What you need to know:
- The lawmaker wants the National Assembly to recommend absorption of interns to offices left vacant by retiring civil servants.
- The MP further wants the National Assembly to ensure the Public Service ministry upscales the rate of employment.
- Mr Mwale's petition comes hot on the heels of another by Nominated MP Gideon Keter, that is pushing for a forensic audit of the PSC, to ensure more qualified youth are recruited into the public service.
Butere Member of Parliament Tindi Mwale has tabled a petition in Parliament that could see the Public Service Commission (PSC) employ more youth in the public service..
The lawmaker, in the petition seen by the Nation, wants the National Assembly to recommend absorption of interns to offices left vacant by retiring civil servants.
The MP wants the PSC to employ interns once vacancies arise upon retirement of civil servants.
"Under the internship programmes run by the PSC, it is prudent that vacancies created as civil servants retire be given to interns by absorption," Mr Mwale says.
He says this will address the rising cases of unemployment in the country.
The MP further wants the National Assembly to ensure the Public Service ministry upscales the rate of employment.
"Chapter 4 of the Constitution on Bill of Rights provides that the State shall take measures including affirmative action, to ensure that the youth access relevant education and training and have opportunities to associate and participate in political, social, economic and other spheres of life and that they have access to employment," says part of the petition.
While lauding the internship programme as a good idea, the MP said more needs to be done to ensure those participating in the project are fully employed even before their internship period lapses.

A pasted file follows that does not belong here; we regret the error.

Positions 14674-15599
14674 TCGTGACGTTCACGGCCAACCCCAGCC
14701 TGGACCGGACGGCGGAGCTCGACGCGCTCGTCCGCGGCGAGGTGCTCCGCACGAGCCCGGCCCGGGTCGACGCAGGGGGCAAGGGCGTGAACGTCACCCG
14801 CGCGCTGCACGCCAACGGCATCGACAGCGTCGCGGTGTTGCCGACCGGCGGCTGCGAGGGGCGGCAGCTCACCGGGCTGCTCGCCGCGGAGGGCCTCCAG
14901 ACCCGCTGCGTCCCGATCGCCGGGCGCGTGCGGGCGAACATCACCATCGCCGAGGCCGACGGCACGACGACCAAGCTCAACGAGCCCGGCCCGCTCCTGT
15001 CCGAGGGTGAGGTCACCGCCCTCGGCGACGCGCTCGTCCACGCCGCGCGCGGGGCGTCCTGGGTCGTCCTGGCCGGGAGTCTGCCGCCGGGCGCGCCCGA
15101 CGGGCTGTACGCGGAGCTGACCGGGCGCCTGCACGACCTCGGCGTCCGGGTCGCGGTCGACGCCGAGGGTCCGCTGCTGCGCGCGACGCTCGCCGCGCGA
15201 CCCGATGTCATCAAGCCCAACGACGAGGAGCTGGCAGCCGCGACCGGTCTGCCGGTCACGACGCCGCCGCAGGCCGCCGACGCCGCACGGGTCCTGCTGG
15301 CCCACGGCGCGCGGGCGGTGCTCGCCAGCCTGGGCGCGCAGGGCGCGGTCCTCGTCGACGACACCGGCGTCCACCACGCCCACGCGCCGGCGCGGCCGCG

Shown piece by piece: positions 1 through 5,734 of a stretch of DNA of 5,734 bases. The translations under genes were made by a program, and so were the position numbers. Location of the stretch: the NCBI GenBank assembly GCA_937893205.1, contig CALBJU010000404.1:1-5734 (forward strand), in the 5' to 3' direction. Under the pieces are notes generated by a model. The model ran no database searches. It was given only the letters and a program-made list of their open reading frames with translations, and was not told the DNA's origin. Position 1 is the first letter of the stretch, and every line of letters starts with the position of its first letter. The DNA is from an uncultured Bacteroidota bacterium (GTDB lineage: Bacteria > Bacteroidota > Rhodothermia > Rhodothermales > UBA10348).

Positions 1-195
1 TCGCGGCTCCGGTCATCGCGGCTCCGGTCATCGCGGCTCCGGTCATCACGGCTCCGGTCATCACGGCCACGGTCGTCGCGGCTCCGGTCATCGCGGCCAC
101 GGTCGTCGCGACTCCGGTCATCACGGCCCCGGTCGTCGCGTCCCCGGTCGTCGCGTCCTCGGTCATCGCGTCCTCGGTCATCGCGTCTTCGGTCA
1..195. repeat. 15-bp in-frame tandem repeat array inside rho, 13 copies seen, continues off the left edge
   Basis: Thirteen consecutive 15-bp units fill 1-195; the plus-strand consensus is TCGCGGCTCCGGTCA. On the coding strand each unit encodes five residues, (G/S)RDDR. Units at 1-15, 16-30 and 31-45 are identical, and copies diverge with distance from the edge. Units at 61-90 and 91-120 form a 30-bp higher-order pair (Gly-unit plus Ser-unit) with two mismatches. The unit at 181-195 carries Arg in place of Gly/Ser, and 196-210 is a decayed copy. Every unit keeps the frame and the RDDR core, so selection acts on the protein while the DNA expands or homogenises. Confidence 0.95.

Mr Mwale's petition comes hot on the heels of another by Nominated Member of Parliament Gideon Keter, that is pushing for a forensic audit of the PSC, to ensure more qualified youth are recruited into the public service.
Mr Keter said that despite shortlisting candidates, some of the advertised positions remain pending for long before interviews are called.
"I want to compel the Cabinet Secretary for Public Service and Gender and the Labour ministry to order a forensic audit of the Public Service Commission (PSC) and ensure these anomalies are rectified so that our qualified youth can secure employment," said the lawmaker.
He said the petition was informed by the high levels of unemployment among the youth.
The MP said PSC had failed Kenyan youth.
"Majority of applicants who have applied for these jobs and got shortlisted never got any successful recruitment from the Public Service Commission, given the small number of people that get recruited,” reads part of the petition.
Youth have in the past complained that the PSC, after advertising job vacancies, takes time to process the recruitment, sometimes up to three years.
For instance, the PSC advertised jobs for the past three years but some of the positions have never been filled despite shortlisting of qualified candidates.
The positions remain either pending or are still being processed, for up to three years, creating doubts about the recruitment process.
The petition was drafted by Mt Kenya Youth leader Moses Mwenda and handed over to Mr Keter last week.
The lawmaker, who represents youth affairs in Parliament, said he has already tabled the petition before the House.
According to the 2019 Census, more than a third of Kenya’s youth eligible for work have no jobs in a business environment where the government is struggling to tackle the country’s acute unemployment problem.
The census data shows at least 5,341,182 or 38.9 per cent of the 13,777,600 young Kenyans are jobless, further widening the gulf between the rich and the poor.
This backs World Bank data on Kenya which indicates that the country had the highest rate of youth joblessness in East Africa in 2015 with 17 per cent of all young people eligible for work lacking jobs.